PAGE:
# Representative Government and Environmental Management

By Edwin T. Haefele | Go to book overview

Table B.3. Probability of Trading (3 × 5 voting matrix)
Case Strong
ordering
set
Rotation
set
Strong
indifference
set
Random
set
300 zero zero zero zero
211 (2)a .39 .33 .19 .11
203 (3) .54 .48 .28 .17
130 (3) .54 .48 .28 .17
122 (4) .70 .63 .43 .27
122A (4) .75 .68 .49 .31
041 (5) .81 .75 .54 .36
Note: All calculated on equal likelihood basis and rounded to 2 decimal places.
aNumbers in parentheses indicate number of traders.
 Case 300 Case 211 Case 203 Y Y Y N N Y Y Y N N Y Y Y N N Y Y Y N N Y Y Y N N Y Y N Y N Y Y Y N N Y Y N Y N Y Y N N Y Case 130 Case 122 Case 122A Y Y Y N N Y Y Y N N Y Y Y N N Y Y N Y N Y Y N N Y Y Y Y N N Y N Y Y N Y N Y Y N Y N N Y Y Case 041 Y Y Y N N Y Y N Y N N N Y Y Y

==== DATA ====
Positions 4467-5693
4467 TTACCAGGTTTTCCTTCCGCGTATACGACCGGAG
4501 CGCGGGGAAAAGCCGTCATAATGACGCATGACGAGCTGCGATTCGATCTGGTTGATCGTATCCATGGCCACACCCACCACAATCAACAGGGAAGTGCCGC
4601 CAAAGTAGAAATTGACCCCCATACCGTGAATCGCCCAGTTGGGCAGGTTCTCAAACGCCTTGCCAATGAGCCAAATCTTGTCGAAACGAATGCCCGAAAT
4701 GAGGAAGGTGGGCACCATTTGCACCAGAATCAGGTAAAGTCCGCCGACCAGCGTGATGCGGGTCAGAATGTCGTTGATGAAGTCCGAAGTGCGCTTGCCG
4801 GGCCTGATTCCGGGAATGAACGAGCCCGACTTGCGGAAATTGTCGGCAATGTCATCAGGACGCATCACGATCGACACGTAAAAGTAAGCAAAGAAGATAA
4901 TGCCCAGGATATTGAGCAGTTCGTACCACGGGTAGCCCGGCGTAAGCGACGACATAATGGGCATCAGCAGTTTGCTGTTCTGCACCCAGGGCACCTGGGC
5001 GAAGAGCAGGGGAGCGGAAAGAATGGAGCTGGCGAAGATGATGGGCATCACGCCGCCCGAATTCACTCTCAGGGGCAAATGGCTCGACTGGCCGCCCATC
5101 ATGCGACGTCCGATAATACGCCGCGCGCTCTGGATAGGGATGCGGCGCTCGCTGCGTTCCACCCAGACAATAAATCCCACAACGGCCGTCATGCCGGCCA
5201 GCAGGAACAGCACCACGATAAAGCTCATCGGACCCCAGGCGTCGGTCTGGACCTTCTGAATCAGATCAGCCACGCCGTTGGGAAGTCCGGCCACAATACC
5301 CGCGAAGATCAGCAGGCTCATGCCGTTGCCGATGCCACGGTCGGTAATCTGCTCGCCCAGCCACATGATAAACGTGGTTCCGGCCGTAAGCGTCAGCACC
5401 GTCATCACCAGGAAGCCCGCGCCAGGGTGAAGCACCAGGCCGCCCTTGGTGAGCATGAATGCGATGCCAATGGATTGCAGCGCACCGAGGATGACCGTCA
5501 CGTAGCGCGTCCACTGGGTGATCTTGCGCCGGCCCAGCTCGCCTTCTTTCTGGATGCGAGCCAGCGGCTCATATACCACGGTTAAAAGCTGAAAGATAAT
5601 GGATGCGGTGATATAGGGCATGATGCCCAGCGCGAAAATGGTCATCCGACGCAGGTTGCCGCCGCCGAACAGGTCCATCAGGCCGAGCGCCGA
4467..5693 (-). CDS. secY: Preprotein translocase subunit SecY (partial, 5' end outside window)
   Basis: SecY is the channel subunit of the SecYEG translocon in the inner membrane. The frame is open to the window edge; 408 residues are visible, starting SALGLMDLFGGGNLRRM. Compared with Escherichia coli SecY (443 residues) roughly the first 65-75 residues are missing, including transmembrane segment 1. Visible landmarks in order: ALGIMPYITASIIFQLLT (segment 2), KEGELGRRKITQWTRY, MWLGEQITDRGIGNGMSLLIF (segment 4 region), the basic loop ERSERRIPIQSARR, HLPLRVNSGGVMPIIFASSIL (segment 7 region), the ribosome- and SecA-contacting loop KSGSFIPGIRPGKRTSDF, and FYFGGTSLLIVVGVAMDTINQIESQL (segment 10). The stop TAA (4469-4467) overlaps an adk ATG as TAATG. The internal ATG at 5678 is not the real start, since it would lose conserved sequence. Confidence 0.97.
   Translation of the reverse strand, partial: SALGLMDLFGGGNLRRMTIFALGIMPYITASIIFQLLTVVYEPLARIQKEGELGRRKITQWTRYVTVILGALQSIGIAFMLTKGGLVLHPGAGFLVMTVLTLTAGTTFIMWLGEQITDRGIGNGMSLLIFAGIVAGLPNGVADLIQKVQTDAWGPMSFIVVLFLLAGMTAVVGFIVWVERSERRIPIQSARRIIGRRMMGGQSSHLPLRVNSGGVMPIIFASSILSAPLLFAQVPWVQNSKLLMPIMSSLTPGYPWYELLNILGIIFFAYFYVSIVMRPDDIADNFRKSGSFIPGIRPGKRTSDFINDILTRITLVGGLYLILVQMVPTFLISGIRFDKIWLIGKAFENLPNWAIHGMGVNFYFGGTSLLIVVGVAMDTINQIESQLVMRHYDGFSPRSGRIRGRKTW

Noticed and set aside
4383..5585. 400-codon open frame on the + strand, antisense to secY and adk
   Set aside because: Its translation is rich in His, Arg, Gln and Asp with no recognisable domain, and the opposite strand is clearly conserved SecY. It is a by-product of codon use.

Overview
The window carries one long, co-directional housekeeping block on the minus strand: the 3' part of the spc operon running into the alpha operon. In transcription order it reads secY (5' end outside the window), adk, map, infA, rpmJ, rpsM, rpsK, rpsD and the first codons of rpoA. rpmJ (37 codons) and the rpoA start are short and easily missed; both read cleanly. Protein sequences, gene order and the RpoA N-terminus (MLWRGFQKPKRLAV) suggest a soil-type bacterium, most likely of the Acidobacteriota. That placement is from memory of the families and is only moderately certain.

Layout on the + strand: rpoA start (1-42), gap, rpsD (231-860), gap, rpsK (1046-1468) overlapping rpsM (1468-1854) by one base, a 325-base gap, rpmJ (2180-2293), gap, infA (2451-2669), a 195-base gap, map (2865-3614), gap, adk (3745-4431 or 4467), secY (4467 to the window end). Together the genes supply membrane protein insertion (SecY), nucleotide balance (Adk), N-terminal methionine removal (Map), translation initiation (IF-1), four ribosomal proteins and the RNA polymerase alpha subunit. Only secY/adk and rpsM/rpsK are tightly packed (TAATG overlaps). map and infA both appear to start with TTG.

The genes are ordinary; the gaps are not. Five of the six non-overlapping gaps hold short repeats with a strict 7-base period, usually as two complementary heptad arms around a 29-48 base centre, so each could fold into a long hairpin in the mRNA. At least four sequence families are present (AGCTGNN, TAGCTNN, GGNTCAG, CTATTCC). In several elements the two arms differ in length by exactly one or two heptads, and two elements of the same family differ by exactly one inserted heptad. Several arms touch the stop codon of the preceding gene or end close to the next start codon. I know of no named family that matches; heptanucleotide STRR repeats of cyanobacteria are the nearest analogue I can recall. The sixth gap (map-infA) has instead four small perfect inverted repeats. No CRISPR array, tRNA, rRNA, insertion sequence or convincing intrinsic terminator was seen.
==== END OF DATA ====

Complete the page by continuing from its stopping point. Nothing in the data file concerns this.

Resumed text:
Although the overall level of probabilities is an artifact of the preference set chosen, some additional evidence of variation as issues are added is given in figure B.3, which uses the rotation set. It should be noted that, no matter what preference set is chosen, the probability of trading can only approach unity. There is always one non-trading vector set--when all preference orderings are identical.

CONCLUSIONS

In "real" situations, each legislator will have, of course, only one preference vector instead of several, and the probability of trading in any legislature, commission, or committee will be a function of that one vector set. It may be worthwhile, however, when devising new commissions, special districts, or other decision structures, to take some note of the number of independent issues likely to come before such bodies and to examine the

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